Welcome to today’s edition of ShentonSTAGE Daily. I am, starting today, trying out a new weekly feature, in which I review and comment on the week’s headline news and reviews, as well as other more personal landmarks.
Saturday December 31
The New Year’s Honours list included the award of an OBE to Julian Bird, former CEO of SOLT and UK Theatre from 2010-2022, for “services to theatre”
OBE’s also went to ACE’s deputy chief executive for arts and museums Simon Mellor and actor David Harewood — currently in the West End in BEST OF ENEMIES at the Coward Theatre. Harewood was previously made an MBE in 2011.
Sonia Friedman was given a CBE, as was film and theatre composer George Fenton.
Recipients of MBE’s include playwright and screenwriter Rachel De-lahay, founder and director of Bedford Fringe Festival James Pharaoh, executive director of Bradford-based theatre company Mind the Gap Julia Skelton and chief executive and artistic director of South Asian Arts UK Keranjeet Kaur Virdee.
Sunday January 1
The New Year is always about new beginnings; and I made my own one this week by starting with a new personal trainer — a former paratrooper who specialises in back pain.
He was recommended to me by my actor friend Nick Holder (pictured above, with wife Ricky Butt), a man who also began me on a journey nine years ago that healed my emotional life; now he’s helped me find someone to transform my physical being. *I* have to do the work; but I’m forever grateful.
Monday January 2
The late, great Nancy LaMott was possessed of one of the most beautiful voices I’ve ever heard. She died, aged just 43, in 1995. But she will live on forever thanks to a collection of CDs she recorded; and videos of her live appearances, including this one of her singing James Taylor’s The Secret o’life.
Tuesday January 3
- I launched a new monthly feature today with this article on legendary Broadway illustrator Al Hirschfeld.
Peter Land responded on Twitter with this rare picture of his late wife, the director/choreographer Gillian Lynne:
- Farewell to Chicago theatre titan Frank Gelati, who has died, aged 79, of cancer. From 1986 to 2008 he was associate director at the Goodman Theatre, and won Tony Awards for his adaptation of THE GRAPES OF WRATH (named Best Play in 1990, for which he also won the Tony for Best Director). He also directed the original Broadway productions of RAGTIME (1998), SEUSSICAL (2000) and the short-lived THE PIRATE QUEEN (2007). Fellow Chicago director Robert Falls paid tribute to him on Twitter:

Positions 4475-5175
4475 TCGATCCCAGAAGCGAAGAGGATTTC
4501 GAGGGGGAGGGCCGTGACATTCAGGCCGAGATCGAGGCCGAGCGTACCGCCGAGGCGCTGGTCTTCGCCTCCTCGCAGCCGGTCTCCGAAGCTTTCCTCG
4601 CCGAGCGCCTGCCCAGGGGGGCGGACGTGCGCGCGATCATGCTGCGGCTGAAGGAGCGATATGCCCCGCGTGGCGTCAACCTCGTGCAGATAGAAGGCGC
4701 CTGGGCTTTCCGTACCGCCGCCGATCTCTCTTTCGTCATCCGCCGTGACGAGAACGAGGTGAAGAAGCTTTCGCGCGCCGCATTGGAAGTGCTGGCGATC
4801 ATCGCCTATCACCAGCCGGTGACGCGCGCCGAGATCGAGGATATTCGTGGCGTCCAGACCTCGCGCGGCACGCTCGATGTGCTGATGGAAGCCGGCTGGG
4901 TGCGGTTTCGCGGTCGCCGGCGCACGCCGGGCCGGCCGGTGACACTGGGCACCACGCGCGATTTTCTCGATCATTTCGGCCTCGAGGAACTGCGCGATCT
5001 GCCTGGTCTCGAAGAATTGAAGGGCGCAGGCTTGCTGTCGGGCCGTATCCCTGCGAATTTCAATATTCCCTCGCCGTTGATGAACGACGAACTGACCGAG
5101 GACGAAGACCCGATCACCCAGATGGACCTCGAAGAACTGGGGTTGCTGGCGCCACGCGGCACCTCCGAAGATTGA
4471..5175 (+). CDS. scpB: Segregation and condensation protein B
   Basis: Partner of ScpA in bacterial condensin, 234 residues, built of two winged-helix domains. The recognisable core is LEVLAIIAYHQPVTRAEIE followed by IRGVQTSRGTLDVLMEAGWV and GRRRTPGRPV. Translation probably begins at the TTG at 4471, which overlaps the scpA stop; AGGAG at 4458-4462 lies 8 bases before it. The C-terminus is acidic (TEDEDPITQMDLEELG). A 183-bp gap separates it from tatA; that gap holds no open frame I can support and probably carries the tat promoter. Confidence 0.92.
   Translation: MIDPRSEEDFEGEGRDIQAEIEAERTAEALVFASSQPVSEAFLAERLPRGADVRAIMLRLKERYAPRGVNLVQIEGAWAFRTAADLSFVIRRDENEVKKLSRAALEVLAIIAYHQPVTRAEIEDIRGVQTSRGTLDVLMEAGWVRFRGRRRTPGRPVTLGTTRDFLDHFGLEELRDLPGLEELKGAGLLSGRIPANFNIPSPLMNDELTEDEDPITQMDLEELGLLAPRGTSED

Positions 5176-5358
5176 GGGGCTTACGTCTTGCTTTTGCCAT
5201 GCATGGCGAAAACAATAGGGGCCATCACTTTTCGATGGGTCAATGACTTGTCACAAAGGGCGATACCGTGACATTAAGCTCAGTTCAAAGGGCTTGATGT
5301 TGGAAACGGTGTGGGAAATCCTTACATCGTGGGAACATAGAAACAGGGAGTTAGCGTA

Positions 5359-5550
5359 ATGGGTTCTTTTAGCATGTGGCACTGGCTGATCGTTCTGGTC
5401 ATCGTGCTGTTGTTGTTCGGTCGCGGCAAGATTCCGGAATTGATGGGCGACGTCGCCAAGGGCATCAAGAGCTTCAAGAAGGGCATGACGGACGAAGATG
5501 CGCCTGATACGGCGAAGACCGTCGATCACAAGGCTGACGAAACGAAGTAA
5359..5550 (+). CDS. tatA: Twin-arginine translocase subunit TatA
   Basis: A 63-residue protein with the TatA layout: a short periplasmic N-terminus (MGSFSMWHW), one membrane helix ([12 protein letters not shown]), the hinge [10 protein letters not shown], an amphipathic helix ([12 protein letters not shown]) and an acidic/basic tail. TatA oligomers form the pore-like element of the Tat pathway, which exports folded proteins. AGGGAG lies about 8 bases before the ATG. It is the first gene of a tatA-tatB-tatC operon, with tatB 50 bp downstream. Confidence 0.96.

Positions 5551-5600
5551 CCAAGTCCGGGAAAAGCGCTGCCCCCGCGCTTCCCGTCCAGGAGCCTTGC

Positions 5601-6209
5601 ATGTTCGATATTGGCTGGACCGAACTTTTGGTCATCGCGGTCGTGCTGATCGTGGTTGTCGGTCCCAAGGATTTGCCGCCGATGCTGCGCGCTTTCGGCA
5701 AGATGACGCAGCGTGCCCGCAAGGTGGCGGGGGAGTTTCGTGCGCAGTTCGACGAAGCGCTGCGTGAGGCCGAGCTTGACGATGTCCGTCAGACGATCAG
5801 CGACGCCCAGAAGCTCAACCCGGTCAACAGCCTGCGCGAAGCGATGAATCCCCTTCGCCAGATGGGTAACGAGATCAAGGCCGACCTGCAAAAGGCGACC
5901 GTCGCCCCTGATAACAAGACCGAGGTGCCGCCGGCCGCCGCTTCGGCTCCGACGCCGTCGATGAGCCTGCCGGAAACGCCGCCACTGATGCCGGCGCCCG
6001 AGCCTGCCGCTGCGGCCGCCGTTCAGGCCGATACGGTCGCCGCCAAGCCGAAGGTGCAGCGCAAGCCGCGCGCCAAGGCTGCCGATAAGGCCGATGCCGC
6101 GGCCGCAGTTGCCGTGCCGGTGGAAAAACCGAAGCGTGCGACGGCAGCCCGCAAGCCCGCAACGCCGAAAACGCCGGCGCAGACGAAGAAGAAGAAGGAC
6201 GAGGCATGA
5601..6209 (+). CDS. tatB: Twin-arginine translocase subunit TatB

Wednesday January 4
- Broadway had its best week since pre-pandemic times, with the 33 shows (22 musicals, 11 plays) running grossing $51.9 million between them.
THE LION KING led the charge, in every sense, grossing $4.3 million last week, which, the New York Times reported, “is the most ever taken in by a show in a single week on Broadway.” 20 other shows also grossed over $1m each (sometimes a lot more than $1m — WICKED took $3,152m, HAMILTON $2,740m, HARRY POTTER AND THE CURSED CHILD $2,671m (a new record for a play on Broadway), FUNNY GIRL $2,405m and MJ $2,223m, The revival of CHICAGO, the longest running American musical in Broadway history, had what the New York Times called “the highest-grossing week in its 26-year history, as well as its highest single-performance gross”, taking $1,299m.
- Moulin Rouge ensemble member and dance captain Jason Leigh Winter managed to get the attention of the Daily Mail when he tweeted this:
Thursday January 5
The Stage, self-styled friend of the theatre industry, has published its annual Stage 100 list of theatre’s most influential people that has traditionally, at least, celebrated the great and good.
In what is a classic bit of click-baiting, this year it has broken with convention and put a villain at the very top of its list: former culture secretary Nadine Dorries (and slavish disciple of former PM Boris Johnson), whose insistence on diverting cultural funding outside London led to ACE cancelling ENO’s funding entirely, unless and until they relocate outside the capital, as well as cancel all funding to the the powerhouses of creativity in London like the Donmar and Hampstead Theatres. Dorries also publicly announced plans to privatise Channel 4 (though this week her successor Michelle Donelan cancelled this, stating, “Channel 4 is a British success story and a linchpin of our booming creative industries. After reviewing the business case and engaging with the relevant sectors I have decided that Channel 4 should not be sold.”
By all means draw attention to Dorries’s negative impact on the industry, but to have her lead this list is akin to endorsing her, too: she’s going to wear it as a badge of honour (and already has, on Twitter here, insisting she was NOT responsible for the ENO decision; in which case, as ENO publicly asked, what did drive it?).